As more time is spent on social media (averaging 2.5 hours/day globally), social commerce, and increasingly gaming commerce, are helping shoppers discover new brands and products.
 
Over the next 12-24 months, many challenges for omnichannel marketers will center around measurement and optimisation. Research published in WARC’s Future of Measurement 2024 report, revealed that only a small percentage of marketers are following measurement best practices; 22% say they don’t do any attribution modelling at all. 
 
Measurement and privacy will continue driving ‘clean room’ adoption: Data clean rooms, such as the Amazon Marketing Cloud, is an environment where brands access anonymised shopper data. They allow retailers and brands to work together to create and target high-value customer segments. This provides a more complete view of the customer journey and enables accurate attribution of marketing investments to tangible business results.
 
According to a survey by the CMO Council, 54% of marketers in North America cited the ability to measure campaign results as a leading driver for their data clean room strategies.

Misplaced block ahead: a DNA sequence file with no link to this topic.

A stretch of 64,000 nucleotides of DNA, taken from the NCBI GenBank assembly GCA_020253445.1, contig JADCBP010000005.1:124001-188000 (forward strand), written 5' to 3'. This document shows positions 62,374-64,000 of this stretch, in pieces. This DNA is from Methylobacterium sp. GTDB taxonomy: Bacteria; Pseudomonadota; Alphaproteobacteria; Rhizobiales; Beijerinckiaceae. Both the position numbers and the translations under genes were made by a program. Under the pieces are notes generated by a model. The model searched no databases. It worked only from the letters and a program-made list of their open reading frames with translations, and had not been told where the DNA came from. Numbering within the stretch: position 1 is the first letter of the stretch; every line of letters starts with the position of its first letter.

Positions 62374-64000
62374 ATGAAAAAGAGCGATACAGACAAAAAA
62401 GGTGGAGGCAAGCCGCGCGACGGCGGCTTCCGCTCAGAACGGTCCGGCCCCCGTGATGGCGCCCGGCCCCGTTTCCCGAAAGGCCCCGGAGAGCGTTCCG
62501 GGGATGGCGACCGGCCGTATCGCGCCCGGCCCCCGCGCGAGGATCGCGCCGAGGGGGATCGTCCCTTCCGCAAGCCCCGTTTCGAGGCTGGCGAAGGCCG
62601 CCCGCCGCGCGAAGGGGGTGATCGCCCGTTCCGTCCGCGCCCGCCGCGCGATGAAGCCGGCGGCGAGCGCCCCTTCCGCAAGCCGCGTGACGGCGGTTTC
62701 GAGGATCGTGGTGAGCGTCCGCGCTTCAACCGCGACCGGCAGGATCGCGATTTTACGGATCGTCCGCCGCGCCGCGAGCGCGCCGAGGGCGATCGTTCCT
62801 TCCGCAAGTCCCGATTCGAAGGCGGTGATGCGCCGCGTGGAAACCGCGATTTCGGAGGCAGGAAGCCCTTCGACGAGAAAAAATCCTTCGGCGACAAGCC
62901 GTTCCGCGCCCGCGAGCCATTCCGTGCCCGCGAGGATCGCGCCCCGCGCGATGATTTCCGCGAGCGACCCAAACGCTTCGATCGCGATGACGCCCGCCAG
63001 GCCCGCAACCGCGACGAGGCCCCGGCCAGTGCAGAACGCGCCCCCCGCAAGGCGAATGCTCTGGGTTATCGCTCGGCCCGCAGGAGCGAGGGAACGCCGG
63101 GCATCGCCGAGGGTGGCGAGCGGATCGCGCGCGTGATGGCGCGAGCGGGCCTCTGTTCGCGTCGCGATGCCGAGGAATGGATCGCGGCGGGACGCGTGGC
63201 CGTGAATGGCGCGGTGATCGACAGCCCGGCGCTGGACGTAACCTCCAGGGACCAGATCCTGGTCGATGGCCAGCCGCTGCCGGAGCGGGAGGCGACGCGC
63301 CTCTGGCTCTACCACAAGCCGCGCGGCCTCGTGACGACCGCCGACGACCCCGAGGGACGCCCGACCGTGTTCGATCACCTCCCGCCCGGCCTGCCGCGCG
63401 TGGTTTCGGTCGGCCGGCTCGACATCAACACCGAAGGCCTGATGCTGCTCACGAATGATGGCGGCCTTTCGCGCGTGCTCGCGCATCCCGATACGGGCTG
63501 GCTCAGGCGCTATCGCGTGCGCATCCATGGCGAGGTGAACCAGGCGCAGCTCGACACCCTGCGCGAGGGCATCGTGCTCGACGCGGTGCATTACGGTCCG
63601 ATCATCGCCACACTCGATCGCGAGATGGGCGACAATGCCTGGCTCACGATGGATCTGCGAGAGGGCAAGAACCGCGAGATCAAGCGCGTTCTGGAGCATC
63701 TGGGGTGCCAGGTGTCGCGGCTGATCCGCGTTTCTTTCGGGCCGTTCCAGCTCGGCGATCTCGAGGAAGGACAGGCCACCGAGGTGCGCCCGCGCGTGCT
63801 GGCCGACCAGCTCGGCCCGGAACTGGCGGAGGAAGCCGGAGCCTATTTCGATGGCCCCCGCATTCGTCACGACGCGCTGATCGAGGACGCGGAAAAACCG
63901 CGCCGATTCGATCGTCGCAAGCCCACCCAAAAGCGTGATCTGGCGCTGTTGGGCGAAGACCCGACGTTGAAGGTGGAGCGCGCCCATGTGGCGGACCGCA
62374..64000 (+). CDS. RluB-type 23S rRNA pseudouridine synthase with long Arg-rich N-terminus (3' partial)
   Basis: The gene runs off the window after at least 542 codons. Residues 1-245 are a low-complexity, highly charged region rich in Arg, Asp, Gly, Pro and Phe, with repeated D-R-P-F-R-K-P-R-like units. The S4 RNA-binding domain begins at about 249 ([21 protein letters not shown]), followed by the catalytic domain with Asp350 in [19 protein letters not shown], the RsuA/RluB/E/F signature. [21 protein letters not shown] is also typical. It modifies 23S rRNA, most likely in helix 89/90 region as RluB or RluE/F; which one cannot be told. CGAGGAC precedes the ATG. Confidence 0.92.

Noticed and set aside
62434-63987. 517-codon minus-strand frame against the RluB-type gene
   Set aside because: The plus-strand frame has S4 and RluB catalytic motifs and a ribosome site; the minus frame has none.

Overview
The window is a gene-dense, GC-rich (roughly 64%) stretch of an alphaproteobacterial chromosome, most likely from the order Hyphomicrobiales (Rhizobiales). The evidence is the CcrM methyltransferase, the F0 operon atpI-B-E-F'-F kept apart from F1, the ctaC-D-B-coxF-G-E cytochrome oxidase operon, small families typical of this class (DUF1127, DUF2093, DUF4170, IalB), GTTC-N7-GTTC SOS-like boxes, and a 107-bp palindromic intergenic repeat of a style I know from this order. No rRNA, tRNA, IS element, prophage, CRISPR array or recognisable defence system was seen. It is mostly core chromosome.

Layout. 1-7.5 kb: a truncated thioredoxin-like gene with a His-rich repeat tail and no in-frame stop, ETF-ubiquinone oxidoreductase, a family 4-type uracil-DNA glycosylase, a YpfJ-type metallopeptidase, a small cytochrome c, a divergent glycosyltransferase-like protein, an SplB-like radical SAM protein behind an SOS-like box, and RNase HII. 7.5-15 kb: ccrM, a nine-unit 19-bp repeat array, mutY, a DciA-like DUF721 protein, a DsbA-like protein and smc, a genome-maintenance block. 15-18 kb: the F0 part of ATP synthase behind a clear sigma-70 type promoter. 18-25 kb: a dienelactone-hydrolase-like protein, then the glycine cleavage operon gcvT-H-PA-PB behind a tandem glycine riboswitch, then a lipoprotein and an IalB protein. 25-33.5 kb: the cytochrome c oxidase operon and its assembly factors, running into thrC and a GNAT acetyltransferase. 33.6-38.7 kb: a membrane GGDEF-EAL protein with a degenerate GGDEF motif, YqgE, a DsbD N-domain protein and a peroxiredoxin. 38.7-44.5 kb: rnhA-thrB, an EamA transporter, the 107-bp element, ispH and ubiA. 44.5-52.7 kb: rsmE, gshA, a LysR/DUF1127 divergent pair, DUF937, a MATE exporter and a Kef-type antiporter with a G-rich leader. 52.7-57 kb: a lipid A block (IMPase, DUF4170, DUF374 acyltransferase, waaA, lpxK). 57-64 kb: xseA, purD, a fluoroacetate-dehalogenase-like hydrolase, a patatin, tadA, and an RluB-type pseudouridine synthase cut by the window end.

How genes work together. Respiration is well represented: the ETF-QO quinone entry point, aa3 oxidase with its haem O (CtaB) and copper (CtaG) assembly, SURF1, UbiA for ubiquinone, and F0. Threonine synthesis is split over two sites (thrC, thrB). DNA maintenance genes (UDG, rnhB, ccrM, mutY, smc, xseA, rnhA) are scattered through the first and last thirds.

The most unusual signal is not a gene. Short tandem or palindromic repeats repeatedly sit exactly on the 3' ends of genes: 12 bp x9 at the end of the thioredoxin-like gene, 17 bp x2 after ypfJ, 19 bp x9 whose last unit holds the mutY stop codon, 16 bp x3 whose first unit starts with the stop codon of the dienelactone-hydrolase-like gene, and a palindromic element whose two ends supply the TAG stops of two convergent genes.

Data governance is crucial for clean room adopters to ensure the ethical and compliant use of consumer data within these environments, essential to maintain consumer trust and reduce concerns of regulatory bodies.
 
Brands without extensive first-party data may need to limit clean room functions to media attribution. 
 
The Future of Digital Commerce report is based on a combination of exclusive interviews with leading brands, agencies and tech companies, as well as data and case studies from WARC, external research studies and reports. It is part of WARC’s Evolution of Marketing, a content programme of in-depth forward-looking reports focusing on the future of the marketing discipline by drawing on the latest evidence, emerging trends, technologies, media, social influences and other drivers of change.--TradeArabia News Service